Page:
Building owners/managers should use their experience to establish a projected average service life of roofs. Several factors will influence a roof’s service life: design quality, installation integrity, products, maintenance, roof use, and weather.

Here’s an example: If you manage a million square feet of roofing that has a projected life expectancy of 20-30 years, you might consider budgeting to replace 1/20 or 5% (50,000 square feet) per year. If the average installation cost is $5 per square foot, look to budget $250,000 each year.

So when you are deciding between maintaining or replacing, look at your annual maintenance costs and if they are exceeding what your annual new roof budget is, it may be time to replace.

maintainreplace

Roof Maintenance

Tuesday, October 27th, 2009

Routine maintenance inspections of your roofing system should take place twice a year, once in the spring and again in the fall. The fall inspection of your roofing system is important to ensure that it is ready for the inclement weather of the winter months. The following are some areas that should be reviewed during the fall inspection.

  • Sealants
    • All edge terminations, pitch pans, stacks, and curbs should be inspected for proper adhesion and visible signs of cracking or wear.
  • Drainage
    • Drains must be kept free of debris such as bottles, sticks, and leaves. A proper-sized leaf grate will help prevent clogs. Commercial grade push brooms can be used to sweep leaves and other debris away from drainage paths: these materials should be removed from the roof. Additional inspections of the drains may be needed in areas with heavy foliage to keep the drains cleared throughout the year.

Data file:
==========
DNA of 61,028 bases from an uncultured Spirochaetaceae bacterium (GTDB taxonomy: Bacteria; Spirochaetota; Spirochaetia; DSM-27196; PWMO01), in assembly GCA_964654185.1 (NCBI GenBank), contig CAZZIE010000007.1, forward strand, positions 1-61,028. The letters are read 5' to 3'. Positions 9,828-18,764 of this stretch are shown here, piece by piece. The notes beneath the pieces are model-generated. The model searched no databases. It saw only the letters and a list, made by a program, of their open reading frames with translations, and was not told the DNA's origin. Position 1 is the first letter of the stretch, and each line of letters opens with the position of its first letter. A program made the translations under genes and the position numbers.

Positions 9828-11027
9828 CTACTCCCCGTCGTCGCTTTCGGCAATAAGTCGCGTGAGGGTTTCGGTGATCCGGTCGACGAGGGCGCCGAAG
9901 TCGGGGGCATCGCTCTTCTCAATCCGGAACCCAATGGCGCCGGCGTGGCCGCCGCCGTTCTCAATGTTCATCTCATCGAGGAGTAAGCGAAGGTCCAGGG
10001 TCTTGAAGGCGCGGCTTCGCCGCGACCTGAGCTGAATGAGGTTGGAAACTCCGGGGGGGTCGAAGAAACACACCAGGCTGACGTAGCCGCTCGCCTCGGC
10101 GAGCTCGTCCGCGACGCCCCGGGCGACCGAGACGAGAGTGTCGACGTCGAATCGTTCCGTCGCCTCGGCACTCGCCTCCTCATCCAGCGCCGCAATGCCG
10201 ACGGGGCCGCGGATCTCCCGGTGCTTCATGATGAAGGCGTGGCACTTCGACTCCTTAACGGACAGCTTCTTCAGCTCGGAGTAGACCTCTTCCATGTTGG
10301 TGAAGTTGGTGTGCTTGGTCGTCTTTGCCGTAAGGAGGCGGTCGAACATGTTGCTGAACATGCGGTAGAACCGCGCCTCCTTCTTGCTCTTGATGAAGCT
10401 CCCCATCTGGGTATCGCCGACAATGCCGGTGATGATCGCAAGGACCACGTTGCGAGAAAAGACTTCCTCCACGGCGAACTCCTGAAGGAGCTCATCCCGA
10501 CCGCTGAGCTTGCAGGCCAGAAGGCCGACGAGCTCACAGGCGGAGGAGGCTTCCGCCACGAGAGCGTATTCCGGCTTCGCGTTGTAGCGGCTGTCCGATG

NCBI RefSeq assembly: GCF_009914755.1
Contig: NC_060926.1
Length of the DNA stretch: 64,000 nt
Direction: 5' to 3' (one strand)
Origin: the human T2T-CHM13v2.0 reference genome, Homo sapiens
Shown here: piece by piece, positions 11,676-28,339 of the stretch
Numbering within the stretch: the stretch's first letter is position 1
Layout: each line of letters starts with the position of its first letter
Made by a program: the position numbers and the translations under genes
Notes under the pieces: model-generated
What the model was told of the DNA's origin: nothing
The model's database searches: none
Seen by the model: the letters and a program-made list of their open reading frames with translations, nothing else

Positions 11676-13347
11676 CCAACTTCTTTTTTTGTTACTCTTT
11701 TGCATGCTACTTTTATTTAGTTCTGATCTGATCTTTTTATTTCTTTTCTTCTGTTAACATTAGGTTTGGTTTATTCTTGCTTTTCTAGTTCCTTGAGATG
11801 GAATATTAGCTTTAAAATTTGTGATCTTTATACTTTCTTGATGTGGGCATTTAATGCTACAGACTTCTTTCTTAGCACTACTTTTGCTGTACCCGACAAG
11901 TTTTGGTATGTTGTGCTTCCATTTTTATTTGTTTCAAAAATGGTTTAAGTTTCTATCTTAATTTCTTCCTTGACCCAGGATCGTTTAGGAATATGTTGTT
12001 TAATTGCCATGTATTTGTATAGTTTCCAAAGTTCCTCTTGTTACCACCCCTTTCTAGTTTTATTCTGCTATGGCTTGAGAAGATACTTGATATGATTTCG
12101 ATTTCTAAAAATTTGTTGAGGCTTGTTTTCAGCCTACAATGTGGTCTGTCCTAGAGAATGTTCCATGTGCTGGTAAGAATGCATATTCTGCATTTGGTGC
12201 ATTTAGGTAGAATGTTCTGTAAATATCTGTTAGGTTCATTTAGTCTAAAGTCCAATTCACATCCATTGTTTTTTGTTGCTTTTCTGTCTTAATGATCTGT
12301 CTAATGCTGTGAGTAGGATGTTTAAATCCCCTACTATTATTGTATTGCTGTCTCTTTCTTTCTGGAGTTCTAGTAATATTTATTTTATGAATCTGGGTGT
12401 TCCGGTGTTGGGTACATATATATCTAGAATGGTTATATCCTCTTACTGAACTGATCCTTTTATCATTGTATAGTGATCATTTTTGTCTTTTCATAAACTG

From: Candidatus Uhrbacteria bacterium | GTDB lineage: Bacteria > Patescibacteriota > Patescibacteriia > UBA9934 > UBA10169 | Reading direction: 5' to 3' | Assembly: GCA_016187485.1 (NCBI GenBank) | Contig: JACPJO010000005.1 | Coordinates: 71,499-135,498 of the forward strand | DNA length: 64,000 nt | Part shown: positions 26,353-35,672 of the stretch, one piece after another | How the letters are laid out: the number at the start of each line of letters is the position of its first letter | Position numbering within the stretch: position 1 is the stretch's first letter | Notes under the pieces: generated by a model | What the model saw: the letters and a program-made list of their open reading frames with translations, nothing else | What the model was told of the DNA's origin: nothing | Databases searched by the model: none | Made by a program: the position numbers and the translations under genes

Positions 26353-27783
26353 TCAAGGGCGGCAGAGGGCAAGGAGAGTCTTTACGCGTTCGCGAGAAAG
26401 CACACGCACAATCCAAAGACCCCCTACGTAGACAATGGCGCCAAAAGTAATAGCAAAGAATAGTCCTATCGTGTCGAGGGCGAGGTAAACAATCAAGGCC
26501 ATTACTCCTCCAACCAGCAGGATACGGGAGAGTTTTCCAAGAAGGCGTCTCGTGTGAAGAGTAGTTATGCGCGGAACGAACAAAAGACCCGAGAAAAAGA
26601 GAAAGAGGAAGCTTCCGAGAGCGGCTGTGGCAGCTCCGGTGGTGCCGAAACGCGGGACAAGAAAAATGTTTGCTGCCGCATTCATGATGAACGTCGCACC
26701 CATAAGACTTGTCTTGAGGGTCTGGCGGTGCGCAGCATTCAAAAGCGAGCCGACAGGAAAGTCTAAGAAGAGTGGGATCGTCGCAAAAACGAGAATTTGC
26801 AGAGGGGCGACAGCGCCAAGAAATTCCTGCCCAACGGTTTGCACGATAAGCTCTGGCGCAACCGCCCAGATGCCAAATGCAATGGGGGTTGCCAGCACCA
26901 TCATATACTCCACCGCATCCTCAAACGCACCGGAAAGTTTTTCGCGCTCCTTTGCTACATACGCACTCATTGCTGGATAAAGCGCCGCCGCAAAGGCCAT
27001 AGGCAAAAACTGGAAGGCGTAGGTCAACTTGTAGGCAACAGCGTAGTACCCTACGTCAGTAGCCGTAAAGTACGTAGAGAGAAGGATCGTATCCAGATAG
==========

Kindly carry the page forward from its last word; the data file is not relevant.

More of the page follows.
• Parapet Walls
    • Parapets should be inspected for deteriorated coping, cracked or missing mortar joints, and any signs of deterioration. Always remember to practice safe inspection routines near any roof edge. Keep in mind that some roofing systems can be slippery due to frost, morning dew, rain, snow, etc.
  • Tie-Ins
    • Roof tie-ins should be inspected for proper adhesion between the roofing systems. The sealants used for completing the tie-in should be examined for cracks, splits, or gaps which could allow water infiltration.
  • HVAC
    • Rooftop units should be inspected for missing or unfastened panels and properly functioning condensate lines. These situations can produce moisture that is commonly and mistakenly believed to come from roof leaks, which can lead to unnecessary costs and aggravation.
  • Debris/Snow and Ice Removal
    • All debris that could lead to damage to the roofing system such as nails, screws, broken bottles, etc. should be removed from the roofing system. If at any time a shovel is needed for removing debris or snow, it is recommended that a plastic scoop shovel be utilized to minimize the risk of damage to the roof. A metal shovel or plastic with a metal edge, has sharp edges that can snag on plates/fasteners, seams, etc, and create a hole in roofing membranes. If removing ice from the roof, it is recommended that you use an ice melting product (such as salt) rather than chopping or trying to break up the ice, which could possibly damage the roof.

Frequently Asked Questions about PVC Roofing Systems. Part 3

Thursday, October 22nd, 2009

Q: What makes PVC systems more cost-effective in the long run?